Monday, April 16, 2012

N = Name

N is for Name
(A-Z Theme: Changes through history)

Name (n): a word or a combination of words by which a person, place, or thing, a body or class, or any object of thought is designated, called, or known.

Ahh, but what's in a name? I believe lots. Names have changed through history, some evolved, other completely disappeared, and other make comebacks once in a while. A name in a novel can have a great meaning. For example, in my current WIP I use Ty as short for Tybalt. Anyone who's read Rome & Juliet will know to equate that name with betreyal. Will the character live up to it? Most likely yes:)

Following is a list of names which have lasted through decades and are still popular today:

Male:

John
William
James 
George
Charles
Joseph
Frank
Harry
Henry
Edward

Female:
 
Mary
Elizabeth
Anna
Margaret
Emma
Rose
Ethel
Florence
Ida
Helen


Juliet: "What's in a name? That which we call a rose
By any other name would smell as sweet."  W. Shakespeare

Do you have a favorite name? Is there a history why your name was chosen?

7 comments:

Alex J. Cavanaugh said...

My character's name? I used the one I'd selected over thirty years ago but no idea from where it originated.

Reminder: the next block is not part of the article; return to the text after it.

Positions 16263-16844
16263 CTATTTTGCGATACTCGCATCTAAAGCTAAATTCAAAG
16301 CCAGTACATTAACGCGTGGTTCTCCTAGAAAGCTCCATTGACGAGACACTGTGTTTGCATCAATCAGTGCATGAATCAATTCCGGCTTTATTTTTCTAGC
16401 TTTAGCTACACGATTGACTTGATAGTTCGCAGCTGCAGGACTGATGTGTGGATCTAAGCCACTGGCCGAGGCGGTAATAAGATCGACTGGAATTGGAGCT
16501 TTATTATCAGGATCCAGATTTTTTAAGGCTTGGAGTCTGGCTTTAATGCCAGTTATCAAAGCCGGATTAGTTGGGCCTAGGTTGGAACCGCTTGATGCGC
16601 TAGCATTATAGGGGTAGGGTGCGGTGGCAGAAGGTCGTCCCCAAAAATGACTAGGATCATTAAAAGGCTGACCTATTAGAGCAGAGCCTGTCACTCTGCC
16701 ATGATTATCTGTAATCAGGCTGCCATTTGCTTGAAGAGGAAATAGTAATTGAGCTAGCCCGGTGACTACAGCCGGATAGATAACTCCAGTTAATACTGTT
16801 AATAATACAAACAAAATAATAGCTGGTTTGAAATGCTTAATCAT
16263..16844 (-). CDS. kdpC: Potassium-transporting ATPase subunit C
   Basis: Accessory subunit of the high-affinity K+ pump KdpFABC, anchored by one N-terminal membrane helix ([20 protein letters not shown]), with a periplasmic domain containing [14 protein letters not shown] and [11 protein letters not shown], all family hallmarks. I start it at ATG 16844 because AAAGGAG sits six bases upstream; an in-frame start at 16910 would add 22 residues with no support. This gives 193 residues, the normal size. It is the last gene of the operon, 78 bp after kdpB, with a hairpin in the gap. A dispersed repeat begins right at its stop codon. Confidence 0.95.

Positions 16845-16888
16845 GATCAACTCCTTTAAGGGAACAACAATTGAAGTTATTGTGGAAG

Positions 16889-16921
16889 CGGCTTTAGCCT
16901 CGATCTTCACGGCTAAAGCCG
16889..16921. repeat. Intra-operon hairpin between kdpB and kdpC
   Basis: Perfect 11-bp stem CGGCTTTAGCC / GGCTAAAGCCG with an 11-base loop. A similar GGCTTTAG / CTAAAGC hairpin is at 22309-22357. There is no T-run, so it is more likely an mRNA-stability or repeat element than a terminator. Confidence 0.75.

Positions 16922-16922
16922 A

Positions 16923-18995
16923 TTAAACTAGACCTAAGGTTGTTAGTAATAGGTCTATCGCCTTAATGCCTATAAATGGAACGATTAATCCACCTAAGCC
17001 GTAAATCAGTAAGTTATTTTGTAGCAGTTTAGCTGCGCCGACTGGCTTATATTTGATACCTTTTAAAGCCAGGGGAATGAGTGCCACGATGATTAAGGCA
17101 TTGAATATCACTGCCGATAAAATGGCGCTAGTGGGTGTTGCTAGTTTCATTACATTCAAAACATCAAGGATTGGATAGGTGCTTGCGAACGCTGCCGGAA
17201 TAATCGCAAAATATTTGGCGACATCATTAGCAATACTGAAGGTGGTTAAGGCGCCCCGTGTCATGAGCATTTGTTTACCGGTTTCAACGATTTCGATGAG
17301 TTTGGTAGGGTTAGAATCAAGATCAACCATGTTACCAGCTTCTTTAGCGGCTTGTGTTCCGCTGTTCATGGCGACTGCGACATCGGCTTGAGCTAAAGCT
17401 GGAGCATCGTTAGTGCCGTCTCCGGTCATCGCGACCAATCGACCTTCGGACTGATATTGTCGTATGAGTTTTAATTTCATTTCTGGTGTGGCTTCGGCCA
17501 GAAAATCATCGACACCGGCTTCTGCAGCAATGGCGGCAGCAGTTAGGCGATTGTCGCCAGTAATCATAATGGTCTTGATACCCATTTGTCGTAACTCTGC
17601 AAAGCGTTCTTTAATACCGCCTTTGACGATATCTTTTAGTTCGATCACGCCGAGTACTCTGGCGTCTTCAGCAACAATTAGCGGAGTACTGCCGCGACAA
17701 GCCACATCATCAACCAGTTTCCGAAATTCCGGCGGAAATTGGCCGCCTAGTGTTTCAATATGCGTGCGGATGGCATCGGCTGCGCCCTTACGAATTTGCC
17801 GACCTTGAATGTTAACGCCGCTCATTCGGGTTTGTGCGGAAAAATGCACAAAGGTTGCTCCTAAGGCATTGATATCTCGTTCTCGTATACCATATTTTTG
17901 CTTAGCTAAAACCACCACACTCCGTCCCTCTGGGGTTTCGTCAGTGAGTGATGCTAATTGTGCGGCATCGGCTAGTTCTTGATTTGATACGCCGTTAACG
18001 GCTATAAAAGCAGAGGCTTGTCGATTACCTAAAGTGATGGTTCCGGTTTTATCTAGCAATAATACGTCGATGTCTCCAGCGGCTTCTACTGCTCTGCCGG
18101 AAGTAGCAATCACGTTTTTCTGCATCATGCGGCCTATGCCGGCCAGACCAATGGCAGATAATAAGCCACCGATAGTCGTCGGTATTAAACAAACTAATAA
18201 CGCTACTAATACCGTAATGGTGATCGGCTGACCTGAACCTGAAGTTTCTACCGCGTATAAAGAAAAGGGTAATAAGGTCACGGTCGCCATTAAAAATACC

Cassie Mae said...

Cassie is my favorite name. But I think I'm biased. ;)

Annalisa Crawford said...

Character names pop into my head, along with set personalities. When I had to change a name recently it really messed with my head for a while - I'd already written the story, but suddenly some things felt wrong and needed changing!

Jaycee DeLorenzo said...

I named my daughter Persephone. Um, yeah, I like Greek Mythology. LOL.

Carrie-Anne said...

My taste in names tends towards the classical eccentric and classical unusual (e.g., Octavia, Lysander, Wolfgang, Felix, Ezra, Calliope, Desdemona, Justine, Fiammetta, Leopold, Benvolio). My favorite male name is Samuel, and my favorite female name is Anastasia (Ahn-nah-STAH-zee-yah, not that hideous Anglo mangling Ann-a-STAY-zha).

My real name is Anna Ursula, chosen after two of the characters in D.H. Lawrence's novel The Rainbow. I never liked my real forename, since it's so common and overused. I've grown to prefer the European and Latin American pronunciation, since it has a bit more personality with a long A.

Erin M. Hartshorn said...

Surges in popularity of names also can lead to problems. There is, for example, the "Tiffany Problem," as coined by Jo Walton. (http://www.irosf.com/q/zine/article/10407) Basically, it's a real medieval name, but if you use it in that context, most modern readers will think you're wrong.

A favorite name? Not really.

Erin

Emma Dorsey said...

I was born with the name Kimberly and I hate it just so much. I changed it to a more suitable name for me Emma I love it just the same!